Gordo native Chris McCool is a district attorney for the 24th Judicial Circuit, which covers Pickens, Fayette and Lamar counties. He’s running as a Republican for Court of Criminal Appeals Place 2. He faces Rich Anderson and Dennis O’Dell in the June 5 primary. No Democrats are running.
District Attorney Chris McCool makes his best case for Court of Criminal Appeals Place 2. pic.twitter.com/Bu0vd0d8FG— The Daily Home (@DailyHome) May 17, 2018
McCool, who’s also pastor of Zion Primitive Baptist Church in Gordo, and his wife, Sherri have four children ages 23, 21, 19 and 16. He sat down Wednesday with the Daily Home/St. Clair Times Editorial Board. Here are 10 takeaways from that conversation.
1. Why are you running? It’s so important to have someone in the Court of Criminal Appeals who has trial experience. We have five judges who look at every criminal appeal, and three of them are leaving the bench this year. I want to bring my in-trial experience to one of those seats. When you’re looking at the cold words of a transcript, you need to know what you’re looking at. I love the law, and all I’ve ever done is in-trial work.
2. Most people are locked in on the race for governor or attorney general, etc. Why should people care about the Court of Criminal Appeals? We need an orderly society, and the judicial system helps make sure that’s the case. My whole career is focused on keeping the public safe. Bad guys need to be dealt with in a system that makes sure the community is safe, and the criminal court is where the rubber hits the road. But the judge makes sure individuals are protected from governmental overreach. On occasions when a case wasn’t done right, you need a judge who can say wait a minute, we need to go back.
3. What makes you more qualified than your opponents? I’m the only one in my race with practical trial experience. I’ve been in the trenches trying to get justice for victims. I’ve tried 52 criminal cases -- everything from hunting on the side of the road to capital murder. I’ve seen it all.
4. What are your thoughts on the death penalty? Personally, I’m in favor of it. It’s a necessary part of our collective self-defense as a society.
5. Is there ever any worry about putting the wrong person on death row? I’ve never asked for the death penalty when I wasn’t absolutely certain the person did it. There ought to be, and there are, safeguards in place to prevent putting the wrong person on death row.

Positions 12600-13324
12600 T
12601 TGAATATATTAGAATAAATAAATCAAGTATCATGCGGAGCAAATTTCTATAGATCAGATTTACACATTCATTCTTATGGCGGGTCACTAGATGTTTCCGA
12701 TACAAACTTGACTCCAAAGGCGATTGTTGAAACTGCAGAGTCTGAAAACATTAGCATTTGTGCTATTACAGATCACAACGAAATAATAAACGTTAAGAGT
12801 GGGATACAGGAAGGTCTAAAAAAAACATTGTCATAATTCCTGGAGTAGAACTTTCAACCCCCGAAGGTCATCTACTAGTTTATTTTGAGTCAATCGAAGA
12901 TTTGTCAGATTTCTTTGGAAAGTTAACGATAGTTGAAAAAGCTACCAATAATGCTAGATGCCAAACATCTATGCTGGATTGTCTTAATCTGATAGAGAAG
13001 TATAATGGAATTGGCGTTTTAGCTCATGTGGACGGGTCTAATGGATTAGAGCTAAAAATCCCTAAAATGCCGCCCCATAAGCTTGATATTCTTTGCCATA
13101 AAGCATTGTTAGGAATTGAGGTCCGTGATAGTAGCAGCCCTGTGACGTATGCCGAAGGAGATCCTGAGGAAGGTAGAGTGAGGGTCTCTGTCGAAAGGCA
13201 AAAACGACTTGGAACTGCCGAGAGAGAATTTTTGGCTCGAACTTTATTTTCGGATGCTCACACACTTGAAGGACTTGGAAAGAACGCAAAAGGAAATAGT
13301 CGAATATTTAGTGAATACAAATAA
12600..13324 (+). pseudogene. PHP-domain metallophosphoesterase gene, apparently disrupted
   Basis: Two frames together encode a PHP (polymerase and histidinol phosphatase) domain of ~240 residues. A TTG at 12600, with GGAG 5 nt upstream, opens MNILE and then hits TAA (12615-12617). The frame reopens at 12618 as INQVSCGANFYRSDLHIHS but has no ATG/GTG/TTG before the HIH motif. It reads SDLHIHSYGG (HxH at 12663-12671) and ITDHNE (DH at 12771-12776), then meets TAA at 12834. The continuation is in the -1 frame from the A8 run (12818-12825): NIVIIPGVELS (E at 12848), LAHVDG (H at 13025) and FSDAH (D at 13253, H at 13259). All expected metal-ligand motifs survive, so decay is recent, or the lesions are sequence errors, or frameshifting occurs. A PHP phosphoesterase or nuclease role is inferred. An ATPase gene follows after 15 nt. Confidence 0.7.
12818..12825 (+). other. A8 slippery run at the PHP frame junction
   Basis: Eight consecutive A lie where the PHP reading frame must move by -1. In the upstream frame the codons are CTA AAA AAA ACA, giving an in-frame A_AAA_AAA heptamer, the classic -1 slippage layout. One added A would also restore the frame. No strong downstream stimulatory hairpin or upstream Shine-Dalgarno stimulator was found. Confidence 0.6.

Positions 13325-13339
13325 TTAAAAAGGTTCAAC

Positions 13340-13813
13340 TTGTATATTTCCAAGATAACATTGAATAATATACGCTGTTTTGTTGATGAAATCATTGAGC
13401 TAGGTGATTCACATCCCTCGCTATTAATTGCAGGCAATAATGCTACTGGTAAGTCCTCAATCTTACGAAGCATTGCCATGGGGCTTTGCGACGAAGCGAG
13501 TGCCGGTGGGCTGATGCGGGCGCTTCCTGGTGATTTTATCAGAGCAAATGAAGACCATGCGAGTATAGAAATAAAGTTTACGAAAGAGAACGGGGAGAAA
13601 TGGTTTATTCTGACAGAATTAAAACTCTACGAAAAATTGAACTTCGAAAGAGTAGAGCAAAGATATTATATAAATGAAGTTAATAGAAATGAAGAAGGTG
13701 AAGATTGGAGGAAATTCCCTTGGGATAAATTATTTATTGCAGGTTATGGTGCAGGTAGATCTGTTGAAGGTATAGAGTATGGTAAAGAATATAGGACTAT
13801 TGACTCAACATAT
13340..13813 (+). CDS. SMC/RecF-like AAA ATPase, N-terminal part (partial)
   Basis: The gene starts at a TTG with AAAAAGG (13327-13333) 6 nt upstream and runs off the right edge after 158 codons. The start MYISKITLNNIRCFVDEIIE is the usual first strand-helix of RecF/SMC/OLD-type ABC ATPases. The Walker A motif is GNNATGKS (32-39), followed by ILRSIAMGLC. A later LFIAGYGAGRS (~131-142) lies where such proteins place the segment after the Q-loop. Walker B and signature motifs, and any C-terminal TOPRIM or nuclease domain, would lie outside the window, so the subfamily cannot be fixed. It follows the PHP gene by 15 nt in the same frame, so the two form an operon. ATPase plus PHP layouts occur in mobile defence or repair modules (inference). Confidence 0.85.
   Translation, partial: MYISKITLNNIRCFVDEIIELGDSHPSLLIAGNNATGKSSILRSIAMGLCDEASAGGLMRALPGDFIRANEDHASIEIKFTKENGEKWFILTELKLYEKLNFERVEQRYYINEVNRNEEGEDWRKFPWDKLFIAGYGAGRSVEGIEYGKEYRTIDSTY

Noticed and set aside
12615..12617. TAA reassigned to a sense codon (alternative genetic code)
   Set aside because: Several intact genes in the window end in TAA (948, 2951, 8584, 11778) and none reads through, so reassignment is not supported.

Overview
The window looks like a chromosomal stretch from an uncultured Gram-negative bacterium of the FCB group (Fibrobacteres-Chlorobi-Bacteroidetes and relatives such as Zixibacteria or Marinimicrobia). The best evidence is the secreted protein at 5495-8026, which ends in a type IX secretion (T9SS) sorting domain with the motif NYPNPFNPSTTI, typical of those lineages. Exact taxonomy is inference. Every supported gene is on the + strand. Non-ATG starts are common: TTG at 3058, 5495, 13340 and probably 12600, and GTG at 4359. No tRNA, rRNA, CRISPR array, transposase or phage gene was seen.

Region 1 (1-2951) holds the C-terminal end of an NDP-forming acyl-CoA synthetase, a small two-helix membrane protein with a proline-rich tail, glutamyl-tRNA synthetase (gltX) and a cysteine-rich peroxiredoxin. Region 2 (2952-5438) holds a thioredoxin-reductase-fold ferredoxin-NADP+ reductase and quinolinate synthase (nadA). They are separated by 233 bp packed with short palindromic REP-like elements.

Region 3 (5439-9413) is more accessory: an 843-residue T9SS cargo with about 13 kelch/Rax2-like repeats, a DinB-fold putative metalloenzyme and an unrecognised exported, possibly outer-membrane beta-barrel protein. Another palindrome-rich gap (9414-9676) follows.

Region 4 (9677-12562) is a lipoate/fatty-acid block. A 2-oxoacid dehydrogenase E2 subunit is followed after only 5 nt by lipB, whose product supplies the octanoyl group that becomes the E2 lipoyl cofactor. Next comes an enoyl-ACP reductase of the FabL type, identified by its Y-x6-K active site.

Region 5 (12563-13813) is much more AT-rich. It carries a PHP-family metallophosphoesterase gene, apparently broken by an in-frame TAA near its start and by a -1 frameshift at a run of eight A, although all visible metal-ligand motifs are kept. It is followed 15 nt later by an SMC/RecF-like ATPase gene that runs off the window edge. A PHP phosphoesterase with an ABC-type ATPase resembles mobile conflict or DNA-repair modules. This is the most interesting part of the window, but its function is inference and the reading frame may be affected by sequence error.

6. How does your running as a Republican shape how you’ll approach the job if elected? As a Republican, I’m a conservative. I don’t believe in judicial activism. Judges shouldn’t try to make law. They should follow the law and apply the law. I identify with conservative principles, but judges shouldn’t be partisan.
7. Ideally, should we have elected judges or appointed judges? I can see it both ways. Ideally, if you can take the politics out of it through appointment, that would be great. The problem is, you can’t take the politics out of anything. I’ve seen cases where someone wasn’t a good judge, and it was good that the people were able to vote them out of office.
8. What do you think of the state law that forces judges to retire at 70? When I was 30, I didn’t mind it. Now that I’m 50, it’s way too young. Of course, I’m joking, but I think it’s a matter that ought to be under constant review by the proper authorities, which is the Legislature.
9. How do you feel about your campaign? I feel good about it. I’ve enjoyed getting out and meeting people. It’s been an eye-opening experience and a fulfilling experience.
10. Anything you’d like to add? I live on the same farm I grew up on that was started by my great-great-granddaddy. We have 200 head of cattle and six chicken houses on 600 acres. The work ethic and common sense you learn as a child carries over into adulthood. You don’t check your common sense at the courthouse door. I’m a firm believer that what you are on Sunday at church is what you ought to be on Monday at work. Do whatever you do with integrity.